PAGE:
In 2021, the public health in Brazil was hit by the peak of the pandemic, but a great improvement occurred after the progress of the vaccination campaign. The political scenario was shaken by the Covid’s CPI and a dispute between the Republic powers. Meanwhile, the next presidential election candidates started to appear, indicating a potentially troubled dispute. In the economy, a promising recovery has turned into a near recession.
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HEALTH – THE PANDEMIC RECEDES BUT DOES NOT CEASE
In January, a new outbreak of Covid started, first Manaus was hit with the appearance of a local variant. Then, cases spread throughout the country. According to the Health Secretaries National Council (Conass), the peak was seen between March and April, when 539.903 new cases were reported in the week from March 21st to 27th. A bit later, from April 4th to 10th, the highest number of deaths was recorded, 21.141. Around the same period, Oswaldo Cruz Foundation (Fiocruz) recorded ICU occupation rates above 80% in almost all the states.
An improvement only came when the vaccination campaign started to accelerate. However, this took a few months. The campaign had begun on January 17th, but by March 31st, only 11% of the country’s population had received the 1st dose. High international demand for doses, shortage of vaccine inputs and local political obstacles were the major barriers. When international demand fell and local barriers were overcome, the vaccination pace improved. In August, an average of 1,9 million doses were being administered every day, and by December, 67% of the population was already fully vaccinated. This led to a great improvement of the health conditions, allowing restrictions to ease.
Despite the general positive scenario in Brazil, Health experts indicated three risks that loom on the horizon of 2022. The first is the continuous threat of new variants, such as the Omicron strain, which is already affecting Europe and the US. The second is the deceleration of the vaccination campaign and the need to reach the unvaccinated age groups to reduce the chances of new strains. The third is the new variant of the common flu H3N2, which is also overcrowding hospitals.
POLITICS – CPI, INTERNAL FIGHTS AND ELECTIONS
In the political scenario, two main points monopolized the debates in 2021: the Covid’s CPI and the internal dispute between the Republic powers. The first, the CPI, was created on April 13th to investigate the government actions to fight the pandemic and the use of federal funds by governors. After six months of work, the final CPI report was approved, 80 indictments were recommended. Fears of impeachment did not come true, despite the President’s indictment. However, there may be developments in the next year, as the report has been delivered to the Attorney General (PGR) and the Public Ministry.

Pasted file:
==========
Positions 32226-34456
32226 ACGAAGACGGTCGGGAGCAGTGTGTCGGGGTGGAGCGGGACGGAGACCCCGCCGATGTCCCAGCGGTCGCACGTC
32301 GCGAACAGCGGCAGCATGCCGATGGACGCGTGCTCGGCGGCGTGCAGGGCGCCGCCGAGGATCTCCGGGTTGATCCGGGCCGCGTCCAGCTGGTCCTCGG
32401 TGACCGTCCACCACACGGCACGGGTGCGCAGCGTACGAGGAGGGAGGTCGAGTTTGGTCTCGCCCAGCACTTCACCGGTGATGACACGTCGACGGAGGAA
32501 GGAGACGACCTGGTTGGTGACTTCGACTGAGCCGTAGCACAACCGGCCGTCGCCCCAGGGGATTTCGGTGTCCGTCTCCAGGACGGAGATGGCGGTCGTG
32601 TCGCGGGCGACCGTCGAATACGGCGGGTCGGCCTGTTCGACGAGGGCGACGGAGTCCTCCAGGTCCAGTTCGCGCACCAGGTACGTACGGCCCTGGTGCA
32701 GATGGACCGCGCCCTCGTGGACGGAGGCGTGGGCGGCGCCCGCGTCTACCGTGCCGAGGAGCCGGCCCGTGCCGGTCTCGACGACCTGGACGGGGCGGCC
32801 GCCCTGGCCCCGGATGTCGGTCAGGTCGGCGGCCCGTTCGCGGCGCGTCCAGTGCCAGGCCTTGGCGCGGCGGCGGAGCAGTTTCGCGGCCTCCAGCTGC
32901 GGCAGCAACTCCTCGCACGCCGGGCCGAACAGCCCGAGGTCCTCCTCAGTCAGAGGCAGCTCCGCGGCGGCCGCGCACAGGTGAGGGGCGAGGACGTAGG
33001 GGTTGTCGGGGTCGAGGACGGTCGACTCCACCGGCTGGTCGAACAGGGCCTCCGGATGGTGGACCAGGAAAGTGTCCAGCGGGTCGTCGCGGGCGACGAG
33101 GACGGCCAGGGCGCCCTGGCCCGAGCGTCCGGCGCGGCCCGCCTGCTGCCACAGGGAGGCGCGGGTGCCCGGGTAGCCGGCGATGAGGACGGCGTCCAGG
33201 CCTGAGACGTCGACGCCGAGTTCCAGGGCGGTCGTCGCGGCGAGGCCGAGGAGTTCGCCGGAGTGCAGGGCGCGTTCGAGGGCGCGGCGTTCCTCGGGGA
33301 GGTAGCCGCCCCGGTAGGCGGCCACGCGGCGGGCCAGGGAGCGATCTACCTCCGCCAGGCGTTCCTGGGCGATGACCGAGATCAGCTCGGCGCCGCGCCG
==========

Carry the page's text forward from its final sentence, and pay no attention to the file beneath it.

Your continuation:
The second topic originated from the dispute over authority and strategies in the fight against Covid. This ignited an institutional conflict between the Executive and the Judiciary in 2020, which extended itself to 2021. The Government and its allies kept criticizing the Supreme Court (STF), which opened inquiries into the attacks. The crisis grew, and on September 7th, under fears of institutional rupture, it reached its peak, with nationwide acts against and progovernment. Tensions were reduced only after President Jair Bolsonaro disclosed an official statement to pacify the scenario.
The year also had political maneuvers that will delineate the probable scenario of next year’s elections. In preparation for his reelection campaign, after 2 years without a party, President Jair Bolsonaro joined the Partido Liberal (PL). At the same time, his former Justice Minister, Sérgio Moro, joined Podemos party and announced that he will run for president too. Finally, after the annulment of convictions arising from the Car Wash operation against former President Lula, he also became a candidate. The three are expected to be the main candidates and their campaigns will likely exacerbate the political divisions seen in 2018.
ECONOMY AND SOCIETY – GREAT RECOVERY TURNS SOUR
Economists expected 2021 to be a great year, but things went on the opposite way. The lack of inflationary and fiscal control led to GDP contractions in two consecutive quarters and worsened social conditions.
Until November, inflation increased by 10,74% in a 12-month period. The main drivers of this were the Real devaluation and the rising commodity prices, especially of oil and its by-products, like diesel (+65%) and kitchen gas (+38%). This made life harder for the poor and led truck drivers to attempt a general strike many times. Conditions worsened with the shortage of water in the power plants reservoirs, which caused a 30% rise in energy costs.
To control inflation, the Central Bank raised the basic interest rate (Selic) to 9,25%, the highest level since 2017. Besides, to reduce the impact on popularity and on the social field, the government cut taxes on fuels and created a voucher program for gas canisters. It also exchanged the “Bolsa Família” for a new project, the “Auxílio Brasil”. However, to fund the programs, the government rose expenses and breached the fiscal limit for 2022, which hampered Selic control a little more.
For the next year, the IMF expects Brazil to grow driven by positive global demand. It forecasts a 1,5% growth in the country’s GDP. Still, local specialists believe that the nation may face a recession in 2022. This belief is based on high chances of political instability and an increase in governmental expenses, which tends to happen during electoral years.